But look closely before buying, I have seen abridged or edited versions more often than the complete works. See all 3 questions about The Complete Fairy Tales…. Lists with This Book. Community Reviews. Showing Rating details. More filters. Sort order. Andersen, 2 April — 4 August was a Danish author. View 2 comments. Sep 05, James rated it really liked it Shelves: 4-written-preth-century , 2-fic-young-adult , 1-fiction. Many people are familiar with the fairy tales written by the Grimm brothers, but sometimes don't realize there were several different versions or collections by different authors.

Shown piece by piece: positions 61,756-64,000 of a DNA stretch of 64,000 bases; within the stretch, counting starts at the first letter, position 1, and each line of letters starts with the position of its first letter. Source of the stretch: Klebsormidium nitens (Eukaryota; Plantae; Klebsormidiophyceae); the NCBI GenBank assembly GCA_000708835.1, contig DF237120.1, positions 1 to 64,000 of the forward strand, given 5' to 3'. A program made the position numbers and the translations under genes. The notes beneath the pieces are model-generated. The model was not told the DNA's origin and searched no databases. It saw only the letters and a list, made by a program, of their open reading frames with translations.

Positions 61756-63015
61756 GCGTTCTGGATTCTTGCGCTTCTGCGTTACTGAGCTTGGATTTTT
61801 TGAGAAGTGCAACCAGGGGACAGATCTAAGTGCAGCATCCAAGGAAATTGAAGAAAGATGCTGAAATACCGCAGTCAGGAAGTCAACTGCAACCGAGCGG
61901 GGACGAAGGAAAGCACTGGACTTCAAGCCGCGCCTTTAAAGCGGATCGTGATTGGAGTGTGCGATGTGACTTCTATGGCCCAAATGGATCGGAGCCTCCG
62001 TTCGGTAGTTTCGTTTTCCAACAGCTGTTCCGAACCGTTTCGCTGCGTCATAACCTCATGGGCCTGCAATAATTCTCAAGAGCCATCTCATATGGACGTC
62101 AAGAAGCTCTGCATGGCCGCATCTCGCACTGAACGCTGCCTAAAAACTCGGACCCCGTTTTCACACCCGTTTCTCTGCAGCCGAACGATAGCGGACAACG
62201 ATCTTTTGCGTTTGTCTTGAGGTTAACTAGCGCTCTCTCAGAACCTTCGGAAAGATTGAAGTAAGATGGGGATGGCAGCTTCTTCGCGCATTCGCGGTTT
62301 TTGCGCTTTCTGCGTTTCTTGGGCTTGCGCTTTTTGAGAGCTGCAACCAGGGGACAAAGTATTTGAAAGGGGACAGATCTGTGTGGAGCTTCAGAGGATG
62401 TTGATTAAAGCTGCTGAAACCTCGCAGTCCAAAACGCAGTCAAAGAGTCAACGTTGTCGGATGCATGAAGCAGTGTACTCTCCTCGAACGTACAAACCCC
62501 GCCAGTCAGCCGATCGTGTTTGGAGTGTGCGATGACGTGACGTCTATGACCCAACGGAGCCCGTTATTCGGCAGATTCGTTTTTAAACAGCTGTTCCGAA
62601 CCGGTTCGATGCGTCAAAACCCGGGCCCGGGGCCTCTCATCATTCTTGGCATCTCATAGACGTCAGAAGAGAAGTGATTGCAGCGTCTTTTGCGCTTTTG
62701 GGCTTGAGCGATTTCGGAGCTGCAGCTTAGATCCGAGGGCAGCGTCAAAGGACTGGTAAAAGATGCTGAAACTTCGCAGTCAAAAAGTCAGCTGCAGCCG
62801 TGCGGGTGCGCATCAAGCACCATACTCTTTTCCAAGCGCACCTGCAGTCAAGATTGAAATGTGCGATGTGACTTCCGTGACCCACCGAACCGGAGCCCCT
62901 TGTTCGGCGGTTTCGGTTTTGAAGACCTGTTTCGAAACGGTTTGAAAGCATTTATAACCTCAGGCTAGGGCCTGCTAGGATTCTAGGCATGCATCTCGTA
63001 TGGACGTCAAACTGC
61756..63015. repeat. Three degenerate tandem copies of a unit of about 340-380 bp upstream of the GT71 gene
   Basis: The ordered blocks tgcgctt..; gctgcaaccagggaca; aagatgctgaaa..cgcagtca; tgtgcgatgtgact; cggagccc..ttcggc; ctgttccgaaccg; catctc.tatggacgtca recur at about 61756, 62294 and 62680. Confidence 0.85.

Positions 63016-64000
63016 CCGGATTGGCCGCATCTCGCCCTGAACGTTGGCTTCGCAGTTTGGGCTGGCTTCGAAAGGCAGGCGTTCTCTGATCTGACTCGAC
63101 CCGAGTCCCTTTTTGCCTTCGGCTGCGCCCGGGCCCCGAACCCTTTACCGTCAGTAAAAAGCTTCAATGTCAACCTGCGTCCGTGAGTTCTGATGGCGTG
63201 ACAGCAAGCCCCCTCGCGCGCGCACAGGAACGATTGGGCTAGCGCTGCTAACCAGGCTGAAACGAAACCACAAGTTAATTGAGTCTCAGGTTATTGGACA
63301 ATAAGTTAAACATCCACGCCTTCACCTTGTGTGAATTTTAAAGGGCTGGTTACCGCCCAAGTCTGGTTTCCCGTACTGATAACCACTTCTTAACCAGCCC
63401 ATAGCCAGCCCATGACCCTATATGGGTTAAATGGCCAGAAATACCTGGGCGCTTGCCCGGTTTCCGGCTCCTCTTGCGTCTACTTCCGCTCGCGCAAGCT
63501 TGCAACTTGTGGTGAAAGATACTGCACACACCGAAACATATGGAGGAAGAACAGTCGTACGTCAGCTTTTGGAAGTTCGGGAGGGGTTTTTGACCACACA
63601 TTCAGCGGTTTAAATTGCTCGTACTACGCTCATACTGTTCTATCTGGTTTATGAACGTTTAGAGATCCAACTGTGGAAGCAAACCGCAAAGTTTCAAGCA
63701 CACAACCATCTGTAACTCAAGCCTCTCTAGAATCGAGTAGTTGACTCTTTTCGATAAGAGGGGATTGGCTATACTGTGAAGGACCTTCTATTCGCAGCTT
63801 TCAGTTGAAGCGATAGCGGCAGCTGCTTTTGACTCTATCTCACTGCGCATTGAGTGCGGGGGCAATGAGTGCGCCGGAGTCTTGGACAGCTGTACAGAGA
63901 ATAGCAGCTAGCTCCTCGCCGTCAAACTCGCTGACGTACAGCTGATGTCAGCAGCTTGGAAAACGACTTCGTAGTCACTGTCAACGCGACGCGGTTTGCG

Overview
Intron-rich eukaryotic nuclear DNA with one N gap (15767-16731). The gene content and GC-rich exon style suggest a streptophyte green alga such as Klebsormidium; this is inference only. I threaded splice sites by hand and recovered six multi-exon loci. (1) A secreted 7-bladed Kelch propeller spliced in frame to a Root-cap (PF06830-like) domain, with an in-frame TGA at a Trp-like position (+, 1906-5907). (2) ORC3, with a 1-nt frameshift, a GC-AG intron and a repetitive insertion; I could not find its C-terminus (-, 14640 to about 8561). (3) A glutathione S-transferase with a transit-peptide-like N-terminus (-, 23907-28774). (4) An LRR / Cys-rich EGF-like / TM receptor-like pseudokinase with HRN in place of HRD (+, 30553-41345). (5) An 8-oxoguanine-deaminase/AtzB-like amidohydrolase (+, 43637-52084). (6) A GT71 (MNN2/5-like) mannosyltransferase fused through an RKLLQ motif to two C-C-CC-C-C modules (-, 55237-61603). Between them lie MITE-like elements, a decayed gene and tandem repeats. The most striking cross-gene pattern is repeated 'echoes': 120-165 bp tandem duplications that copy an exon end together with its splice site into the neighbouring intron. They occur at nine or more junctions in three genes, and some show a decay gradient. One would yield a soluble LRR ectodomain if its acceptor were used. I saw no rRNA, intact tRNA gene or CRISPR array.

Another popular one is the series written by Hans Christian Anderson. Also, they don't always end up a positive note. A few movies have been made from them, and countless cartoons and TV shows. I enjoyed some of them, but not all of them.

Hans Christian Andersen

I do think they are worth a read, as they provide some insight into the goings-on of a working mind nearly years ago. It's true-to-form stories that have a basis in moral lessons versus coming-of-age sentiments. Both are valuable, but they are a bit different. Not quite for young children, probably better for pre-teens or teenagers. About Me For those new to me or my reviews I write A LOT. Leave a comment and let me know what you think.

Vote in the poll and ratings. Thanks for stopping by. Not a fan of Hans Christian Anderson at all. Most of his stories were short and pointless and the ones with morals made me feel like I was being preached to.